The baby girl born by emergency cesarean section in Fort Worth to an inmate on a ventilator who died of complications from COVID-19 is “doing great” and is now living with her great-grandmother out of state, according to family members.
The baby’s name is Elyciah. She was born April 1 at John Peter Smith Hospital while her mother, 30-year-old Andrea Circle Bear, was unconscious and attached to a ventilator.
“She likes to eat,” Circle Bear’s grandmother, Clara LeBeau, said of the baby. “She’s doing great.”
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LeBeau said she is raising her great-granddaughter at her home in Eagle Butte, South Dakota after driving 1,016 miles to pick her up at the hospital following her granddaughter's death.
“It’s starting all over again,” she said. “But I don’t mind.”
The child's mother arrived at Federal Medical Center Carswell, a federal prison that houses 1,600 female offenders with medical needs, on March 20 after being convicted on drug charges in South Dakota and sentenced on Jan. 14 to 26 months behind bars.
According to a press release from the U.S. Attorney’s office, she pleaded guilty to “maintaining a drug-involved premises” to distribute methamphetamine.
“Don’t let yourself or your property get mixed up in the world of illegal drugs,” said prosecutor Ron Parsons when Circle Bear's sentence was announced. “It ends badly.”
Circle Bear remained in jail in South Dakota until she was later transferred to Fort Worth. LeBeau said she spoke with Circle Bear on the phone soon after she arrived in North Texas.
“When she got there, she was crying and maybe afraid,” LeBeau said. “She said she was being quarantined for 14 days. I said, ‘Gosh, that’s a long time.’”
In a conversation in late March, LeBeau said Circle Bear told her that she was ill but nobody her seriously.
“She said, ‘I’ve been sick for four days. I’ve been trying to tell them,” LeBeau said. “Even then, they didn’t bother.”
Prison officials said they took her to JPS on March 28 and she returned to the prison later the same day.
When her conditioned worsened, she returned to the hospital four days later.
“They should have taken her (to the hospital) sooner,” LeBeau said. “She’s not the type to get sick and complain.”
Circle Bear died Tuesday, April 28, four weeks after Elyciah was born. The infant later tested negative for the virus.
LeBeau is upset that nobody in the U.S. Bureau of Prisons apologized to the family.
“You know, there’s a lot I could say about the system,” LeBeau said. “They really should have apologized. They should have kept me informed what was going on.”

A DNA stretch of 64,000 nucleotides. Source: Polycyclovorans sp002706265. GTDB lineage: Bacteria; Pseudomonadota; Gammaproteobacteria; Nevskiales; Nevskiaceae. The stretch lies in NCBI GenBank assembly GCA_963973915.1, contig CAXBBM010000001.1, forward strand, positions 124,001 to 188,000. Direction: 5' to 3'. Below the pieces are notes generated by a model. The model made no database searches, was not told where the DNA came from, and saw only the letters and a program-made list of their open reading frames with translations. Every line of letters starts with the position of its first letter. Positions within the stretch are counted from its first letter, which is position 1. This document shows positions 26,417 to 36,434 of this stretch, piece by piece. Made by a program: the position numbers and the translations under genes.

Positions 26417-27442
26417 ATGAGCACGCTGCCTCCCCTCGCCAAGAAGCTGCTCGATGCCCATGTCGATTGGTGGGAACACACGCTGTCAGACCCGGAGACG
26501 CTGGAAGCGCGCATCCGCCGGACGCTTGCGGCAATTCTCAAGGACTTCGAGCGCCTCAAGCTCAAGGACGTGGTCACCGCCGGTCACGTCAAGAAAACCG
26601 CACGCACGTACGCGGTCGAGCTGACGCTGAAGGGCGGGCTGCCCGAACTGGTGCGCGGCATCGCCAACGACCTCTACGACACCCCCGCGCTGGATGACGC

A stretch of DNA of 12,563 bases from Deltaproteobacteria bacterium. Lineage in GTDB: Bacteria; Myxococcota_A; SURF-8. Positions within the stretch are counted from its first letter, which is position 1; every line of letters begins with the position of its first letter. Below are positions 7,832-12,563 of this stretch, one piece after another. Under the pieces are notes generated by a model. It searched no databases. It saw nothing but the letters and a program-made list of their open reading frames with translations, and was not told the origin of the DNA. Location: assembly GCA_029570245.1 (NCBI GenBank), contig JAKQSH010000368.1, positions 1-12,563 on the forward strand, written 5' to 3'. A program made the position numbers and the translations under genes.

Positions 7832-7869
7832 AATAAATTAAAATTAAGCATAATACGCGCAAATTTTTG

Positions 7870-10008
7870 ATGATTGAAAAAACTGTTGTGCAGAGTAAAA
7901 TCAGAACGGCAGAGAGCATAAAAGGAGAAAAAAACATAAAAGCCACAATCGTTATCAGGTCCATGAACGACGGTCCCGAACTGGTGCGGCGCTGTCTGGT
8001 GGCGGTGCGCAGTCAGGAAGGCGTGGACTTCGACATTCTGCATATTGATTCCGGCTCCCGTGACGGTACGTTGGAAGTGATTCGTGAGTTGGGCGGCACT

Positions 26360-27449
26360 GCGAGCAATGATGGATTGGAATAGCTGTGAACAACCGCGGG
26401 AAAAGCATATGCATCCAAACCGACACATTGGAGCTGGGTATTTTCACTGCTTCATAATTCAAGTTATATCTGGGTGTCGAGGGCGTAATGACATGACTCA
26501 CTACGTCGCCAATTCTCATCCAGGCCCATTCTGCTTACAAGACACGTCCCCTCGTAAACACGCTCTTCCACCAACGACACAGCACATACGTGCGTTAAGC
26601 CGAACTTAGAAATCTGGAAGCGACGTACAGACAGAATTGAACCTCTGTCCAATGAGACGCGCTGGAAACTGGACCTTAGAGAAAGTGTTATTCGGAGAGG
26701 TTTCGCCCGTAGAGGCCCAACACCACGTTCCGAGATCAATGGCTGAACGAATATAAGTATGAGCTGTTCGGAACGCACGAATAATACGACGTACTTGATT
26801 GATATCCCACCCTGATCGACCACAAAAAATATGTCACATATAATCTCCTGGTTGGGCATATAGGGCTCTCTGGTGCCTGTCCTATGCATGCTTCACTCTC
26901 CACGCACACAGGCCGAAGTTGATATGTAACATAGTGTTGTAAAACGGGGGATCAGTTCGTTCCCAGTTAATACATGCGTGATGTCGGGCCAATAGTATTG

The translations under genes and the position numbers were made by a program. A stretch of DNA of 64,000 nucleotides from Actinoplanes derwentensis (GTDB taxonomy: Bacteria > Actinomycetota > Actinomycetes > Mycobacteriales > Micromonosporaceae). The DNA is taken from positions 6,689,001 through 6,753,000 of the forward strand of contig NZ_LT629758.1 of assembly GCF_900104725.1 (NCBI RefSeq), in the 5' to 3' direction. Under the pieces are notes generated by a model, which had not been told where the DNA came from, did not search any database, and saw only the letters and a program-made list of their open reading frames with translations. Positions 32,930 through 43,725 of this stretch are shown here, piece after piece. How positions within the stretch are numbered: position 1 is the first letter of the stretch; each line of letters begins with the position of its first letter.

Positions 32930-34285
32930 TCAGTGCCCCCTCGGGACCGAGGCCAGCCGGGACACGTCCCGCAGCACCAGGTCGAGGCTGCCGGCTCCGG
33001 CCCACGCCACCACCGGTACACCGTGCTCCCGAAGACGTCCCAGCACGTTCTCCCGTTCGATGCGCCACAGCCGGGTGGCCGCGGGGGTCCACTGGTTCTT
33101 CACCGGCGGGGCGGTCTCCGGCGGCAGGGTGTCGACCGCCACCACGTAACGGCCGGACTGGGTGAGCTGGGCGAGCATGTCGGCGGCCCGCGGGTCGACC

Circle Bear was a member of the Cheyenne River Sioux tribe and lived on the reservation, her family said.
Her aunt, Rhonda Dupree, said the funeral is tentatively set for Thursday.
“She was attending community college,” Dupree said. “She loved to bake. She made and would sell frybread, cinnamon rolls, yeast rolls, pies. She withdrew from school to take care of her babies.”
Family members said Circle Bear was a mother of five other children ages 1-10 and was healthy, but her pregnancy was considered high-risk because she had delivered all her children by C-section. Circle Bear's other children currently live with Circle Bear's father.
LeBeau said the last time she talked to her granddaughter was when a doctor at JPS arranged for a phone call before she was attached to a ventilator.
“She was afraid,” LeBeau said. “She was crying. I tried to comfort her. I prayed. I didn’t know it was that severe.”
LeBeau said the family is still trying to arrange to return Circle Bear’s body to South Dakota for burial.
“They don’t need to apologize now,” LeBeau said. “It’s done.”
An official of the union representing corrections officers at FMC Carswell filed a whistleblower complaint on April 7 alleging the Bureau of Prisons was taking a “cavalier approach” to the virus that put inmates and staff at risk, VICE News reported.
Circle Bear has been the only inmate at FMC Carswell to get COVID-19, the BOP said. More than 300 men inmates have tested positive and three have died at a separate facility, Federal Medical Center Fort Worth.
The BOP has said it is doing its best to stop the spread of the disease and is releasing some inmates early to home confinement.